by Stefanie Schiffer, Deputy Chair of the Association Human Rights in Belarus
28–31 Nov. 2016: Annual Eastern Partnership Civil Society Forum in Brussels – two days of discussion and planning with partners from Armenia, Azerbaijan, Belarus, Georgia, Moldova, Ukraine and the EU, plus guests from the EU-Russia Civil Society Forum. An important “get-together” with around 300 participants from all over Europe. ” Back in Brussels for the first time since 2009. High level representatives from the EEAS, DG Near and the European Parliament were present.
Key questions for the EU representatives from the civil society side: Will the EU carry through on a visa-free regime for Georgia and Ukraine? Commissioner for Enlargement Johannes Hahn: “They did their job. Now it is time for the EU to deliver.” Will the association agreement with Ukraine be concluded after all, despite the no-vote in the Dutch referendum? The ball is in the EU’s court. The Czech Republic’s ambassador to the EU, Martin Povejšil, was the most outspoken in this regard: “I hope we won’t fail. This would damage the credibility of the EU”. Referring to the EU as a “project of mutual credibility”, he said “…if we fail with the association agreement and visa liberalisation for Ukraine, the EU will have a credibility problem.” The gravity of the situation has not escaped analyst Ian Bond (UK) either though, he advised the Eastern Partnership to learn the lessons from Brexit before it is too late, adding “your job: keep your governments honest. Cynicism about the system is the greatest ally of populists and authoritarian states.”
How will the EU ensure that its budget support does not fall prey to corruption? What is the EU doing to combat corruption in its own delegations (Armenia)? The reply from an EU administrative staff member was very evasive: “Somebody is looking into it.…” First and foremost though: can the EU provide security guarantees to the EP states? The EU side responded with a kind of sober solidarity – “EU is a payer but not a player” (Katarína Maternová, Deputy Director General, DG NEAR) – and with the repeated invocation of the “resilience” of the EP states. The EU, of course, could support this “resilience” only through the rule of law, by strengthening democratic structures (Mayer-Harting, Managing Director, EEAS). A great deal has been done, but would it suffice? The forum members from Eastern Europe are optimistic. What other option do they have. As regards Belarus, Dirk Schübel (EEAS) made it clear that the EU had no illusions on that score: relations had improved because Belarus had approached the EU, but the human rights situation remains unchanged. The EU intends to engage in dialogue and contribute towards improving the situation.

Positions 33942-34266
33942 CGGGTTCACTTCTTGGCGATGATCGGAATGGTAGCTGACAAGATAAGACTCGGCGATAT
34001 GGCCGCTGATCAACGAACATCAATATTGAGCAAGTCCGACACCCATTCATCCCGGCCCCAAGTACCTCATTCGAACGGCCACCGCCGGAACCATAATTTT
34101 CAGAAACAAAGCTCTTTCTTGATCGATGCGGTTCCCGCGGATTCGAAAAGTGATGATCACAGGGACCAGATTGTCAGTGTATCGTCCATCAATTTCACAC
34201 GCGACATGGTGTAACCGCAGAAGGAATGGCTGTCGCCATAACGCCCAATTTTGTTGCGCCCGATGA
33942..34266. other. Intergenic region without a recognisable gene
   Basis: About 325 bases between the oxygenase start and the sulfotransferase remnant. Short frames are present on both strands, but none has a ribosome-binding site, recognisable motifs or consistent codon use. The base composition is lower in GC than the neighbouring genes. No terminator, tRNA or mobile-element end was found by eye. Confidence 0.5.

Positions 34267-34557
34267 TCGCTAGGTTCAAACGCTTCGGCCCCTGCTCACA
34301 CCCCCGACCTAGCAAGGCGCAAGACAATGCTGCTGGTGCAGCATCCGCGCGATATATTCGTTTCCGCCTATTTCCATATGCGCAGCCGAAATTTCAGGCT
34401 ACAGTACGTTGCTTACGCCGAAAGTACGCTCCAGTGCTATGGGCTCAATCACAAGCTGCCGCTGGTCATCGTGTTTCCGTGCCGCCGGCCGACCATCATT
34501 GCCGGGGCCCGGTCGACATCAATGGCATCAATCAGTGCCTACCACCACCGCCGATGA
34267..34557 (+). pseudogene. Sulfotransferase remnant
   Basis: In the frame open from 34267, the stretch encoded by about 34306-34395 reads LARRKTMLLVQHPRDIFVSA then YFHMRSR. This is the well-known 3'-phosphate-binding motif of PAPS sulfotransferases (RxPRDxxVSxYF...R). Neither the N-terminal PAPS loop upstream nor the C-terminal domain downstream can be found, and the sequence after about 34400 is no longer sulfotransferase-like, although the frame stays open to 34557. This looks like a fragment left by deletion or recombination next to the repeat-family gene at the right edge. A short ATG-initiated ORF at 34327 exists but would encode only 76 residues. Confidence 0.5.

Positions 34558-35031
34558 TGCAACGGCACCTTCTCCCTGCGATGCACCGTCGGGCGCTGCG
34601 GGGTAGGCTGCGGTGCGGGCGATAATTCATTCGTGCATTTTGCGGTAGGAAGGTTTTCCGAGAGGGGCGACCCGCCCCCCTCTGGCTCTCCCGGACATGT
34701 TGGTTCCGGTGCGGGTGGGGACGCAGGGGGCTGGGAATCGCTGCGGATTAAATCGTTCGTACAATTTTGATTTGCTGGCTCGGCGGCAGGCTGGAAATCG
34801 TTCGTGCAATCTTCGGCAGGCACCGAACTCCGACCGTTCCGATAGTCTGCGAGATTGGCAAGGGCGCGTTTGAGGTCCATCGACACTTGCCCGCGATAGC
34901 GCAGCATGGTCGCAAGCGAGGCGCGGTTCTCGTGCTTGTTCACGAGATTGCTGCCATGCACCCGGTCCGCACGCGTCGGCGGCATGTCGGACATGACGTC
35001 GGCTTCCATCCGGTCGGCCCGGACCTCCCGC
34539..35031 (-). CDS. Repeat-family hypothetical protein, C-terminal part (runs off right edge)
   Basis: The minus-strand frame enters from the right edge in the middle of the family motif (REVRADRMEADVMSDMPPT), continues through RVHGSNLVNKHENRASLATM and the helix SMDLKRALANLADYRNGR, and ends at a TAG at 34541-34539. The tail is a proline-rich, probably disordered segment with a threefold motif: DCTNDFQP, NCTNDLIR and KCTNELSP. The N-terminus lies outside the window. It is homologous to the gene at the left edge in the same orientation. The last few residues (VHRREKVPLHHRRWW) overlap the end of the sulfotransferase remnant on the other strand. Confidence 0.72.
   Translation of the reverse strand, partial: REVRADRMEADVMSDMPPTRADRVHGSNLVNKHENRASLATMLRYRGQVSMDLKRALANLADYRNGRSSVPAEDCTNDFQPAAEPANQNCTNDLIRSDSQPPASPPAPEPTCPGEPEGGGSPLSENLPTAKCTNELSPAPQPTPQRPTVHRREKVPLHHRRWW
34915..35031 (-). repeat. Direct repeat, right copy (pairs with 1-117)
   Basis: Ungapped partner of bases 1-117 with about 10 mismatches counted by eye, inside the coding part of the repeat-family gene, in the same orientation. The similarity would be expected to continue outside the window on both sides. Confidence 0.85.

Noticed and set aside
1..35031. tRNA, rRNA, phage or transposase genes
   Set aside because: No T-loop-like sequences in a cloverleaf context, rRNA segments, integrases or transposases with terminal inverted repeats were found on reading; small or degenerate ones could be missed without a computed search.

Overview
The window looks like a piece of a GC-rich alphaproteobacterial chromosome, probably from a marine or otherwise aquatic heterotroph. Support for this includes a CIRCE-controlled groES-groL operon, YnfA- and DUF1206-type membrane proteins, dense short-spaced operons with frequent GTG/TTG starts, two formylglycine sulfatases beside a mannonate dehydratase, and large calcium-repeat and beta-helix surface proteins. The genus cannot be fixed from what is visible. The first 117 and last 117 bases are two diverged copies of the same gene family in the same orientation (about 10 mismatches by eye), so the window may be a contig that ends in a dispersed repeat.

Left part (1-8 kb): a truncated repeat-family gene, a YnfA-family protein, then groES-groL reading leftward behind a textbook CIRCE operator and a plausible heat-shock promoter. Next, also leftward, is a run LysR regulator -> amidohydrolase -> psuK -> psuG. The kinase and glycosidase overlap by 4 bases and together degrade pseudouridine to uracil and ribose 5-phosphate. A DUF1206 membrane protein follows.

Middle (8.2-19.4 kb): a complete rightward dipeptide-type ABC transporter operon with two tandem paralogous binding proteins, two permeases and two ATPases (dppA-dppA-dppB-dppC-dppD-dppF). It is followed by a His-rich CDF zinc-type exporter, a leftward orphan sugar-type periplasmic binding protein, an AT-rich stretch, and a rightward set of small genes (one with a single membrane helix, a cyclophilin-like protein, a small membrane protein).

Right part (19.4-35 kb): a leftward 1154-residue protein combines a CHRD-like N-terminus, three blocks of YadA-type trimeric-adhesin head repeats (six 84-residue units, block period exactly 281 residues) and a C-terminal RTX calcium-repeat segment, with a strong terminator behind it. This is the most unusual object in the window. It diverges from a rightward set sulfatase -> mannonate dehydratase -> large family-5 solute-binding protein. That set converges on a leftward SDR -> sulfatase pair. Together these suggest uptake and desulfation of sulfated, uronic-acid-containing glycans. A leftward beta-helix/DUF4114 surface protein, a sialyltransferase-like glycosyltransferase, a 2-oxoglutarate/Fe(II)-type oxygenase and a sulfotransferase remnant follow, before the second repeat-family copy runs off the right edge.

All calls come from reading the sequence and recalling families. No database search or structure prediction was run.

In other respects, a change of generation was visible – the new forum is younger, more female and more Eastern European – the EU representatives on the forum’s steering committee come from think tanks in Latvia and Lithuania and radiate energy and competence. Russia was the “elephant in the room”. Remarkably little was said about Russia; no particular attention was paid to the country in operative or strategic contexts. Only Heidi Hautala (EP) urged the involvement of “the neighbour’s neighbours” and that Russian NGOs be supported in their difficult work. Only five EU-Russia Civil Society Forum representatives attended, myself included. Lena Belakurova from St. Petersburg was particularly active in the discussions and volunteered to help during all of the voting. She showed real solidarity, which was good to see. Her questions remained unanswered though – how the EU plans to support Russian civil society, which is actively working on behalf of the EU and against authoritarianism and chauvinism in its own country. EPDE set up the working group on elections – several EPDE members were represented, with Anar Mammadli, Artur Sakunts, Amanda Valentin, Ion Manole and Misha Benidze. Planning for the upcoming elections in Armenia and for the annual meeting also took place.
On the whole, it was a good forum – the fact that it took place in Brussels, with many EU representatives attending, was beneficial. New participants from the EaP brought in new ideas and questions. Discussion/analysis of Russia (or lack thereof) on the strategic and operational level continues to remain unsatisfactory though.